Yet, it’s hard to think of a musician more mistreated in her lifetime than Amy Winehouse, whose working-class background, substance abuse issues, eating disorder, and very public relationship became prey to the utter hellscape that was 2000s British culture, thanks to a tabloid-driven press that considered everything about the vulnerable singer fair game. The media found all of the above details as justification to humiliate and harass a singer who was failed not just by the general public, but also by specific figures who had a duty of care for the vulnerable star: her dad Mitch, her codependent partner Blake Fielder-Civil (Jack O’Connell) and the music industry catapulting her to stardom.

That is where the choices made by Taylor-Johnson become something worse than just tedious. So closely does the film focus on her perspective, on how the outside world affects her immediate sense, that there’s no sense of the intrusive surrounding world that took a lot of Amy’s agency away from her. Sometimes, this approach has its merits; the tipsy pub scenes that Amy shares with Blake when she first meets him have a stripped-down aesthetic that draws us closer to Abela and O’Connell’s well-matched chemistry. However, isolated moments like this courtship or her grief over losing Cynthia are brief upticks in a condensed story that is uninterested in the dynamics complicating Amy’s life.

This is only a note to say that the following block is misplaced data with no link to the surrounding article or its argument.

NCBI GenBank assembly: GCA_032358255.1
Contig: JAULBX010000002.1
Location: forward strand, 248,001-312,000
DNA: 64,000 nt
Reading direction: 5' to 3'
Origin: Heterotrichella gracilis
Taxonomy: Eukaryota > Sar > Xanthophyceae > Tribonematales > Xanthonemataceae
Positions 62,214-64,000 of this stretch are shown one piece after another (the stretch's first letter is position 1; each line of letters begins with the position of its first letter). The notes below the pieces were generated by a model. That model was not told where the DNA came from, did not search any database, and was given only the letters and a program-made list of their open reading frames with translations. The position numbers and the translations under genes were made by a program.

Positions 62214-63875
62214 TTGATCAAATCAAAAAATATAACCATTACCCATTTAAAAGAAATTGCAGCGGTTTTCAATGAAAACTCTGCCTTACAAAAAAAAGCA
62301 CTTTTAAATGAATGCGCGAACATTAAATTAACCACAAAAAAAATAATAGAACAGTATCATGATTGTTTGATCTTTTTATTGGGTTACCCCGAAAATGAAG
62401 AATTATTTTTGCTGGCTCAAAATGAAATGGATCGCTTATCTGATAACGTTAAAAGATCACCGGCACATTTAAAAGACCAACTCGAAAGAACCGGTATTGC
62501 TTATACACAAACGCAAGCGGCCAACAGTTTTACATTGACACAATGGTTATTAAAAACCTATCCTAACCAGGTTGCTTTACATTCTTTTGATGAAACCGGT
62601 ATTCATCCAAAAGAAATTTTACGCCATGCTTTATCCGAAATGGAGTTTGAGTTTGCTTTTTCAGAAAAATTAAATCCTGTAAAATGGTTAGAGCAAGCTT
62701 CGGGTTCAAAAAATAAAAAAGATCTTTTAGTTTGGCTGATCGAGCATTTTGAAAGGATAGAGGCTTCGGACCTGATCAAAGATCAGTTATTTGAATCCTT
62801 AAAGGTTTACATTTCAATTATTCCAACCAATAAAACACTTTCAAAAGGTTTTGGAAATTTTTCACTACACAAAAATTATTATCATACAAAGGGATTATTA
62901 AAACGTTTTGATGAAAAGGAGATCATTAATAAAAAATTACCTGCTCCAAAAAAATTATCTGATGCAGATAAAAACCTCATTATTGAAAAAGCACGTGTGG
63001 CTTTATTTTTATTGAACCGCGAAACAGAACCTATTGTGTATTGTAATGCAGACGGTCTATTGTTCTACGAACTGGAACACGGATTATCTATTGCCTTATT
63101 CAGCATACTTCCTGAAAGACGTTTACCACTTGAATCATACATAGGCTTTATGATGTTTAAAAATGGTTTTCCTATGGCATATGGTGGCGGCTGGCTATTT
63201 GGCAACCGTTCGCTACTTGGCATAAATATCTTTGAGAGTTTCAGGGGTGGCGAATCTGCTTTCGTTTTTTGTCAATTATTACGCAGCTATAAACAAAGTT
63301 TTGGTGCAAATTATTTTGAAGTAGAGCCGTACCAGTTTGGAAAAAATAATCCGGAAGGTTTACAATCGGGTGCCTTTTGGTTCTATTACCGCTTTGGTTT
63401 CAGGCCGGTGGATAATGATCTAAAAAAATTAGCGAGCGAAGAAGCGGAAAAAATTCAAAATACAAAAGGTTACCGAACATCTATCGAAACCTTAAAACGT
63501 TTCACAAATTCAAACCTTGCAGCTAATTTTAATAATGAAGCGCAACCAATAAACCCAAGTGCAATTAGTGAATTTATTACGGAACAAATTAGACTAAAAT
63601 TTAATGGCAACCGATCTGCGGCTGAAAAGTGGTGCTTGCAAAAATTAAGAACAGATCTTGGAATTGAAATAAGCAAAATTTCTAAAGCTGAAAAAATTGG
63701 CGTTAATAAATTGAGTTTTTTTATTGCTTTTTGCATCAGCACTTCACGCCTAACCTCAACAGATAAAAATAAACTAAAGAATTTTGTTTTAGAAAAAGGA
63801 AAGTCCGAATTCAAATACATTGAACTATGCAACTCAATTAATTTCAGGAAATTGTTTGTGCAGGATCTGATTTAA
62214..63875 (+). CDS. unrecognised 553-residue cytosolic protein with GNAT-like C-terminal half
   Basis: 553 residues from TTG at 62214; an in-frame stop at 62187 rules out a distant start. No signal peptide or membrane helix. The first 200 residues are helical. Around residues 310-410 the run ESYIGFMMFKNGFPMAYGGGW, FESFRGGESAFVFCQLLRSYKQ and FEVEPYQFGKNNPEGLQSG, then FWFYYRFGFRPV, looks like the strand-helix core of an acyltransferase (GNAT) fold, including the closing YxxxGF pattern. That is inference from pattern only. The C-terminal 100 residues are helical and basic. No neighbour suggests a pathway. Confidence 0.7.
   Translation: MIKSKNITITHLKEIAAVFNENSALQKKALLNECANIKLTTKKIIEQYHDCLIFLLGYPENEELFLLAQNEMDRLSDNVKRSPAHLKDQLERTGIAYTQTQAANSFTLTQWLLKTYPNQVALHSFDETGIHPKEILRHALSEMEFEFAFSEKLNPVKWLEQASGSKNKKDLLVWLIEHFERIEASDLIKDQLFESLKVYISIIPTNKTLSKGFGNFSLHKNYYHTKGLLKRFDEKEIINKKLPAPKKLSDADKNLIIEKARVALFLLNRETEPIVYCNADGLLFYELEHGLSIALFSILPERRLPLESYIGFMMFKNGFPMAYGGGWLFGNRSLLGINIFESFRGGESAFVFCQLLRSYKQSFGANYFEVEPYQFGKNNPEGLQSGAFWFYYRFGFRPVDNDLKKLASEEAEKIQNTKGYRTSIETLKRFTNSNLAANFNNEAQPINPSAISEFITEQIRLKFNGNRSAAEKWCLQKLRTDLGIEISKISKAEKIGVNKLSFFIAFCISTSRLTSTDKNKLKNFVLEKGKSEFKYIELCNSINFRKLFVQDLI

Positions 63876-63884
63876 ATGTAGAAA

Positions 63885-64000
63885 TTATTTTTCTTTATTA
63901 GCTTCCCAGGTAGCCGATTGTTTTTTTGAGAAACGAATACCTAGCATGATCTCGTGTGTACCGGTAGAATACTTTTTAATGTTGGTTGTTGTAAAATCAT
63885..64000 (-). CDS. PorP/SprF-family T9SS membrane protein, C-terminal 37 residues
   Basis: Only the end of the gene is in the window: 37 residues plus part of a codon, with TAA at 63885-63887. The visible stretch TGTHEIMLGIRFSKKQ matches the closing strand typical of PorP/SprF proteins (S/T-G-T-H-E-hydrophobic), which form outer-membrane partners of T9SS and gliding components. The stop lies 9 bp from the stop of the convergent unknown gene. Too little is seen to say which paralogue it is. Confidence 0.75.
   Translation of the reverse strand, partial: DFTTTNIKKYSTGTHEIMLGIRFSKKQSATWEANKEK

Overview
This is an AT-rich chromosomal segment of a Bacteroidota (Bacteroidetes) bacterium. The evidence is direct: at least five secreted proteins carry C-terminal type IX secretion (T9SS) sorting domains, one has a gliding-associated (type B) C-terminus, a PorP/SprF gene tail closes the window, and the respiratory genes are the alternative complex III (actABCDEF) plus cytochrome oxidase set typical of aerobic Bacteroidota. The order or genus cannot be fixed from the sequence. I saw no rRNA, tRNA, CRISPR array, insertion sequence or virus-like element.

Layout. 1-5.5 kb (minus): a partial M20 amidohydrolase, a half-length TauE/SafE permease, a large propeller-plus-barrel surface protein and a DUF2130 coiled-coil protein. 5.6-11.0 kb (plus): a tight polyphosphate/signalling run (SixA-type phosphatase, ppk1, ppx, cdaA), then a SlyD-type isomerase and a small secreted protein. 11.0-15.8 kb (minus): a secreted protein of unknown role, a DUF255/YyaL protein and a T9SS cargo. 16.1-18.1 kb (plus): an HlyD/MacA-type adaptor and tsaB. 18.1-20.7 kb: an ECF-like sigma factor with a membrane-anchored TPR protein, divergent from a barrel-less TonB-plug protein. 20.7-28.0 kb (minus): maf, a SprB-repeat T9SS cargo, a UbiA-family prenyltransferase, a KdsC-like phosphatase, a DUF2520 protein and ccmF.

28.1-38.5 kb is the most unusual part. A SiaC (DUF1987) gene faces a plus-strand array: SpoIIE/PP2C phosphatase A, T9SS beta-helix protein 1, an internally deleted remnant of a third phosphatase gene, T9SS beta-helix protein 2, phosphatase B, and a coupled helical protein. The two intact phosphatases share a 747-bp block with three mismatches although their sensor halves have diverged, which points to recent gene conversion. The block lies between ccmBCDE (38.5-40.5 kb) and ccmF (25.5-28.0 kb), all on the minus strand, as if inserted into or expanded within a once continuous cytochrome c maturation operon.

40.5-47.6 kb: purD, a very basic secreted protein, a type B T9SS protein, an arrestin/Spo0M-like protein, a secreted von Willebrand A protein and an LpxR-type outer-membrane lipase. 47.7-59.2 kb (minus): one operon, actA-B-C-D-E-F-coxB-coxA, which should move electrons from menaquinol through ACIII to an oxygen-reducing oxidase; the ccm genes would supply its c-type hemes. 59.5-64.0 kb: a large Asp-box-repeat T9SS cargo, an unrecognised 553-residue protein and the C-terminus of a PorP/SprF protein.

Taylor-Johnson has said she didn’t want her film to express judgments over Mitch or Blake, but her attempts to curb finger-pointing mean that Back to Black suggests that no one was really responsible for Amy’s tragedy, and therefore no one apart from herself was to blame. Yes, we keep seeing gaggles of paparazzi flashing camera bulbs in her face, but what good are these images without understanding who the photos are being gladly sold to and consumed by?

Amy died from alcohol poisoning, complicated by her bulimia, in 2011. The media landscape that profited from her invasive mistreatment may have changed appearance in the intervening years, but none of the issues contributing to Winehouse’s exploitation have genuinely gone away. There still exists an incentive to mock and belittle a young, female celebrity’s class, health problems, and private life on a national scale, and by making a film that shies away from the systemic factors that caused (and could still cause today) her mistreatment.

Marisa Abela as Amy Winehouse and Jack O'Connell as Blake Fielder-Civil sit in the middle of the street in 'Back to Black'

Marisa Abela as Amy Winehouse and Jack O'Connell as Blake Fielder-Civil sit in the middle of the street in 'Back to Black'

Focus Features

In one scene, when Amy is being interviewed on BBC Radio 1’s Live Lounge, she stresses just how personal her songs are and how life-saving she finds expressing herself with them. None of this catharsis is reflected in the film; in its unwillingness to overstep the sensitive complexities of Amy’s life, Back to Black is impersonal and miscalculated.

Back to Black opens in U.S. theaters on Friday, May 17, 2024. The film will eventually move to Peacock when it transfers to streaming later this summer.

Picture shows: Rory Doherty

Rory Doherty is a writer of criticism, films, and plays based in Edinburgh, Scotland. He's often found watching something he knows he'll dislike but will agree to watch all of it anyway. You can follow his thoughts about all things stories @roryhasopinions.